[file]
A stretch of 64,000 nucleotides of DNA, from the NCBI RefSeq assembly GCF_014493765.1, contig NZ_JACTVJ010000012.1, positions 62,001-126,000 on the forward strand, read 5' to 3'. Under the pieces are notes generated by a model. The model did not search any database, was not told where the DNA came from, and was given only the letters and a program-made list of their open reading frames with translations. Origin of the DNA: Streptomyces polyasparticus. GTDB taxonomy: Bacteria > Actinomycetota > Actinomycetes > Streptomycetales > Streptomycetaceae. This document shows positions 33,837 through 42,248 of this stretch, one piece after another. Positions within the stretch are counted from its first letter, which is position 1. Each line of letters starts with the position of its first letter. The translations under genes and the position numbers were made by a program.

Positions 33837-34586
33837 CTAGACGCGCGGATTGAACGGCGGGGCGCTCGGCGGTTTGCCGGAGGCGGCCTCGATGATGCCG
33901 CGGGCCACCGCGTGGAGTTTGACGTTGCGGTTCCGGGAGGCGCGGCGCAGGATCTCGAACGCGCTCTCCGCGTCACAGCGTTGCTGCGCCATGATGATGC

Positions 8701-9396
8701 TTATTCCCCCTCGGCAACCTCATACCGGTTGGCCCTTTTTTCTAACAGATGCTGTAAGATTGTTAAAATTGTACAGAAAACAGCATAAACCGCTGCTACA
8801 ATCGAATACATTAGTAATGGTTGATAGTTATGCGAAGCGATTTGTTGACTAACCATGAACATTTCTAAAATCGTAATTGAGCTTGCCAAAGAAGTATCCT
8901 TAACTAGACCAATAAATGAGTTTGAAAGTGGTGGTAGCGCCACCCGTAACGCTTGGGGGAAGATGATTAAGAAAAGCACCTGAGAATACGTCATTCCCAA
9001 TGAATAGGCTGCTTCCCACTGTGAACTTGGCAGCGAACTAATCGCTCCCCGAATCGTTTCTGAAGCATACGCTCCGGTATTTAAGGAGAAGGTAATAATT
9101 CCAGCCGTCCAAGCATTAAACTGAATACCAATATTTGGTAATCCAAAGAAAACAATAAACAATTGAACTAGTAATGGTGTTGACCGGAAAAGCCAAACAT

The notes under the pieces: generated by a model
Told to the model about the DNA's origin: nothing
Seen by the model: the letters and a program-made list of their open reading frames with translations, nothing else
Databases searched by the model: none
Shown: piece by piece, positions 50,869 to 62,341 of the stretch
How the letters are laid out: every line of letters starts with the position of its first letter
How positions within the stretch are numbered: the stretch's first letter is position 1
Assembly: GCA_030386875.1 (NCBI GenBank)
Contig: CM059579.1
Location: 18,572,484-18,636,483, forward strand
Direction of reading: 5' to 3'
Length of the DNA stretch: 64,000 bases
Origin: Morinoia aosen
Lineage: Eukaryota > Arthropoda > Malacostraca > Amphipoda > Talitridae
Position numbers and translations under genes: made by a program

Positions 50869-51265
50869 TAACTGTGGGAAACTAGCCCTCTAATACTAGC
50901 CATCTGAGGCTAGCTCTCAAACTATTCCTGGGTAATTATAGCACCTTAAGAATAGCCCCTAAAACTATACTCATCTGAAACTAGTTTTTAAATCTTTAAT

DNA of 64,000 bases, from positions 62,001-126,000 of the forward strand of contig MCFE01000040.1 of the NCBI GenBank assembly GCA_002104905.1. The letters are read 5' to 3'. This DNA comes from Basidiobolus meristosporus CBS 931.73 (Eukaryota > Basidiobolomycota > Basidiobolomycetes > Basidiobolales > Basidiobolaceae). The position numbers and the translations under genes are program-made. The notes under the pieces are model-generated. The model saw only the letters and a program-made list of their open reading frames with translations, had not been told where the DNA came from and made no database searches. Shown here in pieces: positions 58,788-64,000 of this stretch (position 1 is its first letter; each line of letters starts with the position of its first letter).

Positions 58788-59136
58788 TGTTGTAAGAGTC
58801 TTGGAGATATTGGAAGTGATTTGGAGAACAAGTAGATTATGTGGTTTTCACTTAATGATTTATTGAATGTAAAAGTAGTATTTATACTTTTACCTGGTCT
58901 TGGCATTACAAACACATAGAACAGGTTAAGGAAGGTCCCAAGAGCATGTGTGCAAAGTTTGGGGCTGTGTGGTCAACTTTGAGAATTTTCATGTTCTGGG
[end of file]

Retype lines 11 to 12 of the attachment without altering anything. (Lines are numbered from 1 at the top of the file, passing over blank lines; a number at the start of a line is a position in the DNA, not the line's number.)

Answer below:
The notes under the pieces: generated by a model
Told to the model about the DNA's origin: nothing